There are lots and lots of potential Java web frameworks to consider. If you're looking for a mature, widely-used, well-documented and architected Java framework, I would choose SpringMVC. If you're willing to consider something a bit more cutting-edge the Play framework is worth a look.

Personally, I would use Grails, but I already know Groovy/Grails pretty well, which may not be the case for you.

Update

As Todd pointed out in the comments below, GORM can now be thought of as an abstract persistence API. Although the default implementation uses Hibernate, it's also possible (by installing plugins) to use JPA, or various NoSQL databases.

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+1 for an answer that compliments mine very well... – hvgotcodes Nov 10 '11 at 14:30
1  
I would also add that GORM is NOT dependent upon (or require) the use of Hibernate, especially with Grails 2.0 where you now have GORM interfaces to many NoSQL databases. – Todd Nov 10 '11 at 14:42
    
I suppose that I was over-generalizing when I said "Hibernate ... is somewhat cumbersome and has performance problems.". However, I do know of one project that has, in my opinion, made the mistake of storing a large graph (actually about 2K graphs with |V| ~ 30K and |E| ~ 1M) in Hibernate. They've run into problems with performance, with crashes when thread stacks run out of room, and with failure of Hibernate to, as I understand it, fully follow foreign links when loading objects. – Arthur Nov 11 '11 at 4:10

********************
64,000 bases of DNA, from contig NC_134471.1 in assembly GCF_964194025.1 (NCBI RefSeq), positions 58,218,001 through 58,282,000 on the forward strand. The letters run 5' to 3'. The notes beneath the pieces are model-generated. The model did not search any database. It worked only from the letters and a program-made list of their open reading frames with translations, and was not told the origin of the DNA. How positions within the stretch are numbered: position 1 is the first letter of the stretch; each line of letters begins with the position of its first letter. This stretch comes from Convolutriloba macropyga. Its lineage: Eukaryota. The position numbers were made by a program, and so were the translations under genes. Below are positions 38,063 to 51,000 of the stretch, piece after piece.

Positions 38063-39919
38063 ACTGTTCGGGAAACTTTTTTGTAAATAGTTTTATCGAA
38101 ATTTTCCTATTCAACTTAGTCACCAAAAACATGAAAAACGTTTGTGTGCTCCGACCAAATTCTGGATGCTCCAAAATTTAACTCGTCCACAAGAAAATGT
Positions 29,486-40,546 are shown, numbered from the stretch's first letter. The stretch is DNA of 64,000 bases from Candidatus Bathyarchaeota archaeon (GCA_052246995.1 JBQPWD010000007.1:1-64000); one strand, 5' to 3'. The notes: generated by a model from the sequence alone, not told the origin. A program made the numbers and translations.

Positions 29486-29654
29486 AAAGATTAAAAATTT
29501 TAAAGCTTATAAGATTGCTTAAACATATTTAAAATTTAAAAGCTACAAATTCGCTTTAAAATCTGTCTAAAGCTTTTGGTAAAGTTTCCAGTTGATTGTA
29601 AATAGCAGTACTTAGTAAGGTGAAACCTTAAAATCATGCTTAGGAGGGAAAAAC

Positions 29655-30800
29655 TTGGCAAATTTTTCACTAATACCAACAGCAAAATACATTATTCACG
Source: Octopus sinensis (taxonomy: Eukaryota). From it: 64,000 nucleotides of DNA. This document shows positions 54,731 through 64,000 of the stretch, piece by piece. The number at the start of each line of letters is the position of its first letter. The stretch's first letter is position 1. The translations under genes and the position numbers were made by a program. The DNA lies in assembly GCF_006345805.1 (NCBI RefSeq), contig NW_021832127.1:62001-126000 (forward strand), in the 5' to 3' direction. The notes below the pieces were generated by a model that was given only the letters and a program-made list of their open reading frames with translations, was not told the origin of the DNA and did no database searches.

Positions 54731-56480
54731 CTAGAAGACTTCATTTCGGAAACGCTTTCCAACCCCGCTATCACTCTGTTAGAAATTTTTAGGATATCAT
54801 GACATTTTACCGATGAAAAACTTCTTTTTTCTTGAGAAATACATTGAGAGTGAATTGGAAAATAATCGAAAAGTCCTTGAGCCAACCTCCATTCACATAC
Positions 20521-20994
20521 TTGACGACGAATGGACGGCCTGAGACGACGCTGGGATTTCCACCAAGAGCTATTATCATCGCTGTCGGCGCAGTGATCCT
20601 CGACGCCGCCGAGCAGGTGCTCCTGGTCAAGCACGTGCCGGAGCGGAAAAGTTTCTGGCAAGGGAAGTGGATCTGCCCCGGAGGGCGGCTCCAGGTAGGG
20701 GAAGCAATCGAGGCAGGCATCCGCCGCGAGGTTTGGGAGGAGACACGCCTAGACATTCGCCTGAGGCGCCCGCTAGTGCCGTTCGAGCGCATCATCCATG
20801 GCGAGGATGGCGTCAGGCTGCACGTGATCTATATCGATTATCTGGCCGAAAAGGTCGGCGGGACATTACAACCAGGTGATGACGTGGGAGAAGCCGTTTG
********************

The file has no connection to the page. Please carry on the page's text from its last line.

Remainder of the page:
ORM: We could use Hibernate, which I know is widely used and very functional. But I also know it's somewhat cumbersome and has performance problems. Are there other ORMs to recommend?

I don't agree with the assertion that hibernate is "cumbersome and has performance problems". Hibernate can be tuned to a very high degree to get some really fast data access. Also other factors can significantly impact data access performance, such as proper query design, indexes, and caching. No doubt, it takes someone knowledgeable to get every last drop of performance when using hibernate (or any data access layer), but the technology itself is not as you describe.